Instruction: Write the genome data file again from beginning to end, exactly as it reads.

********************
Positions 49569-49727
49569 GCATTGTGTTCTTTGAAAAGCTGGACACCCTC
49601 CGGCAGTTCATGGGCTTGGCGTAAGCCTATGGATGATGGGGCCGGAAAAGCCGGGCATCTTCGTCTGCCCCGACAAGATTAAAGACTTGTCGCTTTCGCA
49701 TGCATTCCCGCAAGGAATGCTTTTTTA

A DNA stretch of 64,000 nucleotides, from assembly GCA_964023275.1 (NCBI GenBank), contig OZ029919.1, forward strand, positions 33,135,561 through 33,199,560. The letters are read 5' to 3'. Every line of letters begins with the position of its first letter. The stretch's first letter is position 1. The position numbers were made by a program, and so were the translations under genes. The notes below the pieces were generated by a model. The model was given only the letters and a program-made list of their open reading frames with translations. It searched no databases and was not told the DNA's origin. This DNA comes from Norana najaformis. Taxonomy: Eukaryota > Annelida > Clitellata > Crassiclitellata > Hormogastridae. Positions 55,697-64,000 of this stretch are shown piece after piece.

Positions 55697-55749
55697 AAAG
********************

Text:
Positions 49569-49727
49569 GCATTGTGTTCTTTGAAAAGCTGGACACCCTC
49601 CGGCAGTTCATGGGCTTGGCGTAAGCCTATGGATGATGGGGCCGGAAAAGCCGGGCATCTTCGTCTGCCCCGACAAGATTAAAGACTTGTCGCTTTCGCA
49701 TGCATTCCCGCAAGGAATGCTTTTTTA

A DNA stretch of 64,000 nucleotides, from assembly GCA_964023275.1 (NCBI GenBank), contig OZ029919.1, forward strand, positions 33,135,561 through 33,199,560. The letters are read 5' to 3'. Every line of letters begins with the position of its first letter. The stretch's first letter is position 1. The position numbers were made by a program, and so were the translations under genes. The notes below the pieces were generated by a model. The model was given only the letters and a program-made list of their open reading frames with translations. It searched no databases and was not told the DNA's origin. This DNA comes from Norana najaformis. Taxonomy: Eukaryota > Annelida > Clitellata > Crassiclitellata > Hormogastridae. Positions 55,697-64,000 of this stretch are shown piece after piece.

Positions 55697-55749
55697 AAAG